Hampshire College Divests from Israeli Occupation

By Schaeffer-Duffy, Claire | Washington Report on Middle East Affairs, April 2009 | Go to article overview
Save to active project

Hampshire College Divests from Israeli Occupation

Schaeffer-Duffy, Claire, Washington Report on Middle East Affairs

STUDENT activists and officials at Hampshire College in Amherst, MA dispute the significance of the college's recent decision to divest from a mutual fund whose holdings include six corporations involved in Israel's occupation of the Palestinian territories.

On Feb. 7, Hampshire's Board of Trustees voted to withdraw its assets from a fund run by State Street Global Advisors.

A campus group, Students for Justice in Palestine (SJP), hailed the decision as a "landmark move" and attributed it to their two-year campaign to pressure the college to divest from six specific companies due to human rights concerns in the occupied territories. The student activists said they were responding to "a call from Palestinian civil society for Boycott, Divestment, and Sanctions (BDS) as a way of bringing non-violent pressure" on Israel "to end its violation of international law."

More than 800 students, professors and alumni at the small liberal arts college, whose student population numbers 1,350, signed a petition specifically recommending the college divest from companies that contribute to the Israeli military occupation of Gaza, East Jerusalem and the West Bank, the construction of the Separation Wall, or "violent acts that target either Israeli or Palestinian civilians."

"By divesting from these companies, SJP believes that Hampshire has distanced itself from complicity in the illegal occupation and war crimes of Israel," declared the students in a press release celebrating the Feb. 7 vote.

Hampshire officials denied any political motivation behind the divestment vote. In a "statement of clarification" posted on the college's Web site, Hampshire's president, board chairman and dean of faculty insisted that the decision to withdraw assets from the State Street fund was made "without reference to any country or political movement."

While officials acknowledged that SJP's petition had prompted a review of the State Street fund, they said Hampshire divested because an outside consultant discovered the fund held stocks in "200-plus companies engaged in multiple violations of the college's investment policy." These violations included unfair labor practices, environmental abuse, military weapons manufacturing, and unsafe workplace settings. "No other report or interpretation" of the Feb. 7 vote "is accurate," according to the college statement.

But minutes from an Aug. 28 meeting of the college's investment subcommittee record members voting to divest only from Caterpillar, Terex, Motorola, ITT, United Technologies, and General Electric.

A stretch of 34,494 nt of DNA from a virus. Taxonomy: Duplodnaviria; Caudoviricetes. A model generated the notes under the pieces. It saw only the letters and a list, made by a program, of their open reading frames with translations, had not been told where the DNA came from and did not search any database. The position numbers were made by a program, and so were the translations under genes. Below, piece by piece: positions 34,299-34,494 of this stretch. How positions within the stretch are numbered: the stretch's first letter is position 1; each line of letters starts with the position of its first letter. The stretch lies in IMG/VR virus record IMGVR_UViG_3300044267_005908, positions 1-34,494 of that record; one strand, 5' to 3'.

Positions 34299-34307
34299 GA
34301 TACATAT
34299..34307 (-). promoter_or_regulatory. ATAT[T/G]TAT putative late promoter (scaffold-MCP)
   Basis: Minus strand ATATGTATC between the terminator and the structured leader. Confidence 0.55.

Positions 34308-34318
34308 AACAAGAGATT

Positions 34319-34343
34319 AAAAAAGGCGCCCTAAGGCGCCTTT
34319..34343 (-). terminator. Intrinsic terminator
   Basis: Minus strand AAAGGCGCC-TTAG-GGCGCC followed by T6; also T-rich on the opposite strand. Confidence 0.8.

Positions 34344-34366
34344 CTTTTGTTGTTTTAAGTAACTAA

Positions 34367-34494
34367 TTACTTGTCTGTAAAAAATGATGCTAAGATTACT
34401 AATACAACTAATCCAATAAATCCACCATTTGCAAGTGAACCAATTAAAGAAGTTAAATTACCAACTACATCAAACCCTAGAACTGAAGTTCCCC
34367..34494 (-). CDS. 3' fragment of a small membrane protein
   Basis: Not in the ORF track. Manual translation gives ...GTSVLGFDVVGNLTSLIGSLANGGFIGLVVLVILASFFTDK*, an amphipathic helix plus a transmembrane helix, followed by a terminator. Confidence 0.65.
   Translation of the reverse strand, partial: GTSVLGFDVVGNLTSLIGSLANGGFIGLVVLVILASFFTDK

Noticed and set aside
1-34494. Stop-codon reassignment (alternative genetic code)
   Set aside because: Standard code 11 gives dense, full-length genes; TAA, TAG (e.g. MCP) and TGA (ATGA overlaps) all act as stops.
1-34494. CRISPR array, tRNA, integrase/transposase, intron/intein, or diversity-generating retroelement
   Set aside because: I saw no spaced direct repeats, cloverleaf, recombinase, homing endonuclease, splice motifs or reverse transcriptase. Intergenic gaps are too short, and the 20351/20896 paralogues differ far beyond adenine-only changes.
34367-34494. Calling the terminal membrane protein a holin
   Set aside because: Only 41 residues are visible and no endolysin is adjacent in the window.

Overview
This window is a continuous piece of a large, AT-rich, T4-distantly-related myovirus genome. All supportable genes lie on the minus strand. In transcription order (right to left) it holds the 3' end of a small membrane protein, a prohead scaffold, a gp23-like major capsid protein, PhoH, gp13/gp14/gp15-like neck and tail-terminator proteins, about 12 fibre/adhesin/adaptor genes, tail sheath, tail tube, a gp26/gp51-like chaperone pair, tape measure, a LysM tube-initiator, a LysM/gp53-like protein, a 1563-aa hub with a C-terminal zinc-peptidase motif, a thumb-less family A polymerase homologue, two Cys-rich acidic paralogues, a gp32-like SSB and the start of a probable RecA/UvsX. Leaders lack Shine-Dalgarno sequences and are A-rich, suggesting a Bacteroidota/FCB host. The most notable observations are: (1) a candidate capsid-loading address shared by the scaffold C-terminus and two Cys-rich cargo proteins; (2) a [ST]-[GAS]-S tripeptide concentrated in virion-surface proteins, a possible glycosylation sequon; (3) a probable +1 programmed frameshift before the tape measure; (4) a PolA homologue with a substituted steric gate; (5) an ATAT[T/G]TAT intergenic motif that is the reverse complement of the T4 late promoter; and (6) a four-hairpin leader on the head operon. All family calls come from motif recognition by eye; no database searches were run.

"A week ago, Hampshire College was invested in the Israeli occupation of Palestine. Today, the college is no longer complicit."

All six corporations provide the Israeli military with equipment and services in the occupied West Bank and Gaza and are among companies recommended for divestment by the New England Conference of the United Methodist Church.

The rest of this article is only available to active members of Questia

Sign up now for a free, 1-day trial and receive full access to:

  • Questia's entire collection
  • Automatic bibliography creation
  • More helpful research tools like notes, citations, and highlights
  • Ad-free environment

Already a member? Log in now.

Notes for this article

Add a new note
If you are trying to select text to create highlights or citations, remember that you must now click or tap on the first word, and then click or tap on the last word.
Loading One moment ...
Project items
Cite this article

Cited article

Citations are available only to our active members.
Sign up now to cite pages or passages in MLA, APA and Chicago citation styles.

Cited article

Hampshire College Divests from Israeli Occupation


Text size Smaller Larger
Search within

Search within this article

Look up

Look up a word

  • Dictionary
  • Thesaurus
Please submit a word or phrase above.
Print this page

Print this page

Why can't I print more than one page at a time?

While we understand printed pages are helpful to our users, this limitation is necessary to help protect our publishers' copyrighted material and prevent its unlawful distribution. We are sorry for any inconvenience.
Full screen

matching results for page

Cited passage

Citations are available only to our active members.
Sign up now to cite pages or passages in MLA, APA and Chicago citation styles.

Cited passage

Welcome to the new Questia Reader

The Questia Reader has been updated to provide you with an even better online reading experience.  It is now 100% Responsive, which means you can read our books and articles on any sized device you wish.  All of your favorite tools like notes, highlights, and citations are still here, but the way you select text has been updated to be easier to use, especially on touchscreen devices.  Here's how:

1. Click or tap the first word you want to select.
2. Click or tap the last word you want to select.

OK, got it!

Thanks for trying Questia!

Please continue trying out our research tools, but please note, full functionality is available only to our active members.

Your work will be lost once you leave this Web page.

For full access in an ad-free environment, sign up now for a FREE, 1-day trial.

Already a member? Log in now.

Are you sure you want to delete this highlight?